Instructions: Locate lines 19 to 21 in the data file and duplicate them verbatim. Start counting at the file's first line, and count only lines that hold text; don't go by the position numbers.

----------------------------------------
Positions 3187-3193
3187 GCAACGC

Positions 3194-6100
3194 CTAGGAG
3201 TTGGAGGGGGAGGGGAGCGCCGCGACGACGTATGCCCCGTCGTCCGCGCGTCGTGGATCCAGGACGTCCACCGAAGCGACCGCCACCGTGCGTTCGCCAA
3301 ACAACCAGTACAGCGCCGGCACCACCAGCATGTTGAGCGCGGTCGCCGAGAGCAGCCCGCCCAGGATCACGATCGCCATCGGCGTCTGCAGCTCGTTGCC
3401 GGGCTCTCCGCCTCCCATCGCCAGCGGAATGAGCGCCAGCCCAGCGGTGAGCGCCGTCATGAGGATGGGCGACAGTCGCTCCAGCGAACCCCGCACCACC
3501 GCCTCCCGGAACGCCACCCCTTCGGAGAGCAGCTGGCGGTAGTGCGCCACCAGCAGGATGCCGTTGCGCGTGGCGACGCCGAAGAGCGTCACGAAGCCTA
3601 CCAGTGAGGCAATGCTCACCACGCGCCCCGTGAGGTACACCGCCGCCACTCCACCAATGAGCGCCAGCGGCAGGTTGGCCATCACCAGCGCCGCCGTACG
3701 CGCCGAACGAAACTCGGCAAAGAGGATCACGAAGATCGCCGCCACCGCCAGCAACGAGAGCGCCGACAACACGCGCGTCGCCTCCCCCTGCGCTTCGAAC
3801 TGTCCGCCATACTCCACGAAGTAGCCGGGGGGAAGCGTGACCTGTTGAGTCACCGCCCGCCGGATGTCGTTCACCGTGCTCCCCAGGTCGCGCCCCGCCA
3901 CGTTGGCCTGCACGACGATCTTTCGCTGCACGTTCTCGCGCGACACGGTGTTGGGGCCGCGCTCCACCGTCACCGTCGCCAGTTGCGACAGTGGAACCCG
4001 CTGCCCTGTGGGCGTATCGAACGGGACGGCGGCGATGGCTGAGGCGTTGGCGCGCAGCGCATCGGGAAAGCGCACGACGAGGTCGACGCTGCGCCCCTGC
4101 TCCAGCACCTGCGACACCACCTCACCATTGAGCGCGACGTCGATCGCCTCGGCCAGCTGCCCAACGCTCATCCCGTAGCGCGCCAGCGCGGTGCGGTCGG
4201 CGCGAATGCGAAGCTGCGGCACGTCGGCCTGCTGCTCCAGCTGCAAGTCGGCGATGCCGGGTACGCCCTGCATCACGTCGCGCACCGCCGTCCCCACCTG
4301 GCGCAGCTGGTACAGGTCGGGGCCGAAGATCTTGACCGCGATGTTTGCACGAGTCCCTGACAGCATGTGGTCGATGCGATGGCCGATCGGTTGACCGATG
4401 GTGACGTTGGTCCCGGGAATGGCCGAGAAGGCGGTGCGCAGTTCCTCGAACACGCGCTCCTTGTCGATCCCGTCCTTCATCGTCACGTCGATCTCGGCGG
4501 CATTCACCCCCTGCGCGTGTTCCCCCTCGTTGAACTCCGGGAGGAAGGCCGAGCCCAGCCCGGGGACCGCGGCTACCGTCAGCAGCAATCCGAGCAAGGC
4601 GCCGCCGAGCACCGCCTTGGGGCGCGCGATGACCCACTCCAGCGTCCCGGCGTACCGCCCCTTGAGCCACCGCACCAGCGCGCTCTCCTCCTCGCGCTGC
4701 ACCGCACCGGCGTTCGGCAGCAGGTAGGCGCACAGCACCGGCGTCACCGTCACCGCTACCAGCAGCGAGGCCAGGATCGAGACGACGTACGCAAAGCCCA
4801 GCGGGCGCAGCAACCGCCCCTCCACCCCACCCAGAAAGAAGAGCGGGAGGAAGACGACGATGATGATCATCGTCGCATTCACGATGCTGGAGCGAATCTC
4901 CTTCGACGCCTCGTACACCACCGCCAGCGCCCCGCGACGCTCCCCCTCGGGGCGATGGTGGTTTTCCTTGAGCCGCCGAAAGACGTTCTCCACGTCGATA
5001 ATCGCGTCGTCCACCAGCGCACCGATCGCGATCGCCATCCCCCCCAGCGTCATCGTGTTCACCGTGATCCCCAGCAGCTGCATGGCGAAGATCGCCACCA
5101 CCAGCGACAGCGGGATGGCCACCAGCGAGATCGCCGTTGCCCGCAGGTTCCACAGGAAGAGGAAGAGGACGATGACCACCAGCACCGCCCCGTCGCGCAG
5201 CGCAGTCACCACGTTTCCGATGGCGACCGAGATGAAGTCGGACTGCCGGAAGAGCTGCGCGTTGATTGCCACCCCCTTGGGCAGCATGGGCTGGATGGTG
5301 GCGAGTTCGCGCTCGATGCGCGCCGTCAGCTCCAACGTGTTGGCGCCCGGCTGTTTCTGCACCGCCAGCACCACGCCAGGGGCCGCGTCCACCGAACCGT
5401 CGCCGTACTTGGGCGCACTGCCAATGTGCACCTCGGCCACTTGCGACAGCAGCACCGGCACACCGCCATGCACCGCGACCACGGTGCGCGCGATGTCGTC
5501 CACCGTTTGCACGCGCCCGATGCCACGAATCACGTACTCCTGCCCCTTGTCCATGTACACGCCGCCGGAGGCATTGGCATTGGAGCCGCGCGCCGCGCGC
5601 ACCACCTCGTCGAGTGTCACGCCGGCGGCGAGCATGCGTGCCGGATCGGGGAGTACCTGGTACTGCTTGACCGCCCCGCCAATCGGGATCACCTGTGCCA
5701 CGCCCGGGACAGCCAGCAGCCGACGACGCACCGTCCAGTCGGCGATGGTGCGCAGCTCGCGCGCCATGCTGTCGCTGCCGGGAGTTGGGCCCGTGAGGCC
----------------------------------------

4601 GCCGCCGAGCACCGCCTTGGGGCGCGCGATGACCCACTCCAGCGTCCCGGCGTACCGCCCCTTGAGCCACCGCACCAGCGCGCTCTCCTCCTCGCGCTGC
4701 ACCGCACCGGCGTTCGGCAGCAGGTAGGCGCACAGCACCGGCGTCACCGTCACCGCTACCAGCAGCGAGGCCAGGATCGAGACGACGTACGCAAAGCCCA
4801 GCGGGCGCAGCAACCGCCCCTCCACCCCACCCAGAAAGAAGAGCGGGAGGAAGACGACGATGATGATCATCGTCGCATTCACGATGCTGGAGCGAATCTC